If you're already using the RFC 6598 space elsewhere in your enterprise network, you can use the Class E/RFC 5735 (240.0.0.0/4) address space for Pod IP addresses. However, traffic from these IP addresses gets blocked on Windows hosts and on some on-premises hardware. To avoid blocking RFC 5735 addresses, consider masquerading traffic to these external destinations as described in the section Hide Pod IP addresses from on-premises networks only. However, you lose some telemetry data that is directed toward on-premises applications when you masquerade traffic to external destinations.

If your organization has a large public IP address space, you can also use privately used public (PUPI) addresses. When using PUPI addresses, you have to include the PUPI addresses in the nonMasqueradeCIDRs list to have connectivity outside the cluster without using NAT.

Choose a network model in GKE

The document on the GKE networking model discusses how Standard clusters work in GKE, including the Pod IP addresses involved. In this document, the section Reduce internal IP address usage in GKE describes how to reduce the number of internal IP addresses needed in those clusters. Knowing both how the GKE networking model works and how to reduce internal IP addresses is foundational to any network model that you use in GKE.

However, just knowing and applying those concepts might not provide you with a network implementation that meets your needs. The following decision tree can help you decide on how to implement the GKE network model that is best for you:

Decision tree for IP address mitigration strategies in GKE.

The decision tree always starts with the creation of GKE Standard clusters that are based on a fully integrated network model. The next step in the tree is to reduce IP address usage by applying all the options described in this document.

If you have reduced IP address usage as much as possible and still don't have enough address space for your GKE clusters, you need an alternative network model. The decision tree helps you decide on which of the following alternative network models to use:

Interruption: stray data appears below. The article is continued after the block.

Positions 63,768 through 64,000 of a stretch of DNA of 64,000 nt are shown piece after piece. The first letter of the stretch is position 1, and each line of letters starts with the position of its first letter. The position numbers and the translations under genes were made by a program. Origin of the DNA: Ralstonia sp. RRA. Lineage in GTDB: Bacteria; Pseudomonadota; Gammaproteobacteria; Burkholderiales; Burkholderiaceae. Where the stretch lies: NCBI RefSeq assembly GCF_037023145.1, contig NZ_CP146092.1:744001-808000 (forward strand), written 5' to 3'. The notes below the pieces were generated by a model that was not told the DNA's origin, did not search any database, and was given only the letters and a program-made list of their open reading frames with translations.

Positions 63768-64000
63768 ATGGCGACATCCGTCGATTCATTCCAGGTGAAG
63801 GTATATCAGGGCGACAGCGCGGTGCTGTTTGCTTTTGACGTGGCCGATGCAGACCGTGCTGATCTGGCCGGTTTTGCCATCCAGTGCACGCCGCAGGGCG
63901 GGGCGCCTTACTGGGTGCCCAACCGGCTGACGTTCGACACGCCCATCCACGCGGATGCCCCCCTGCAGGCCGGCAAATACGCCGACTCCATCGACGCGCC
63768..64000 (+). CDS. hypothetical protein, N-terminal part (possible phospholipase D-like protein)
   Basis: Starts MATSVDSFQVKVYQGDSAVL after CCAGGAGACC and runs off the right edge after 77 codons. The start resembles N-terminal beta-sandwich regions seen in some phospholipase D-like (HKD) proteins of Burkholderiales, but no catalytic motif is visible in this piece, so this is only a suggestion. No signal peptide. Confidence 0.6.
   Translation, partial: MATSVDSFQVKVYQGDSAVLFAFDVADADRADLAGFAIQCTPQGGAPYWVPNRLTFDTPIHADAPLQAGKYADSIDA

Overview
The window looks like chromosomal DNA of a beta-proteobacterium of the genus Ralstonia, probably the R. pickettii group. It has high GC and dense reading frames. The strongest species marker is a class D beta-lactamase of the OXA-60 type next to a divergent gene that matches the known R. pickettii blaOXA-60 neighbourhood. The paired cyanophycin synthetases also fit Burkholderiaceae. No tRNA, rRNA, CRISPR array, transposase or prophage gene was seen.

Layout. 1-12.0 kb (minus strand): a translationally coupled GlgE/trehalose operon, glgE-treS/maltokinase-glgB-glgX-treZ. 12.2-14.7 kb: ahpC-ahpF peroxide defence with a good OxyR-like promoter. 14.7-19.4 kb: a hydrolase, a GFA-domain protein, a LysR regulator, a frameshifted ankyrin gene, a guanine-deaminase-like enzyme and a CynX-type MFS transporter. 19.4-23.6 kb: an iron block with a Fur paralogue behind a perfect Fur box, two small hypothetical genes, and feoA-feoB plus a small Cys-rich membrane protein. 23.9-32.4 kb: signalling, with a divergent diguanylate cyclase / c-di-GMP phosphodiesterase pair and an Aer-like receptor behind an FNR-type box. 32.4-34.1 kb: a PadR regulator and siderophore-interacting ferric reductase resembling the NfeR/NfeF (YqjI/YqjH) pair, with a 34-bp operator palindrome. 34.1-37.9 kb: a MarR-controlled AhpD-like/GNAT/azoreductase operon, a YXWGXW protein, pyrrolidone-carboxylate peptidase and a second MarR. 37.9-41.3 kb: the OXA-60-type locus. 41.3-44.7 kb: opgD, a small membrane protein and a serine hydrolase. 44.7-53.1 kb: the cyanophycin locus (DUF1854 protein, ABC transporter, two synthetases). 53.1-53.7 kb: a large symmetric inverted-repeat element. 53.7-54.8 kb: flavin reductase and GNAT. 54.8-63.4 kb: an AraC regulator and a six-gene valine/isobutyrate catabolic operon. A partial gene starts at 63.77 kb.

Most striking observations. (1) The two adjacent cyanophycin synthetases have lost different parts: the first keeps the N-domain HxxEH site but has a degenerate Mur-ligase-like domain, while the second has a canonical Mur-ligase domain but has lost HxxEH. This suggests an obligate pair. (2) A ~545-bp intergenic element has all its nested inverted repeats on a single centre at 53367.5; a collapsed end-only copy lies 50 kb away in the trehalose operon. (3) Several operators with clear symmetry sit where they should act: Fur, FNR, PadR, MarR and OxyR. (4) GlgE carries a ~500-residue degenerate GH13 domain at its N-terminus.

Remember that this decision tree should only be used as guidance. According to your specific use case, you might still prefer another model based on the advantages and disadvantages of each model. Often, multiple models are workable and you can choose which approach fits better to your organization.

There are rare cases where the alternative models presented in the decision tree don't meet your needs. For these rare cases, you might be able to use the model described in Using multi-NIC instances to hide cluster addresses.

Emulate alternative network models

To take advantage of the benefits of the fully integrated network model, we recommend that you keep your GKE clusters in the same logical network as your other cloud resources. However, you might not be able to follow this recommendation. You might not have enough IP address space, or you might be required to hide Pod IP addresses from your organization's larger network.

This section provides options to using the fully integrated network model by describing different architecture patterns that mimic various alternative network models on GKE. These alternative architecture patterns create an operation mode for GKE that is similar to the island-mode network model or the isolated-mode network model.

Each alternative architecture pattern includes the following information:

  • A description of the architecture pattern.
  • A diagram showing how to implement that pattern.

    Each implementation diagram shows the use of an internal load balancer. If a specific load balancer isn't shown in the diagram, we recommend that you use Internal TCP/UDP Load Balancing. If you want to use multiple backend services, you could use Internal HTTP(S) Load Balancing instead.

  • A discussion of that pattern's benefits and drawbacks.

Hide Pod IP addresses from on-premises networks only

The architecture pattern where you hide IP addresses from on-premises networks uses a combination of the following routing objectives:

  • Have the GKE clusters on Google Cloud assign Pod IP addresses that are routed throughout the Google Cloud deployment.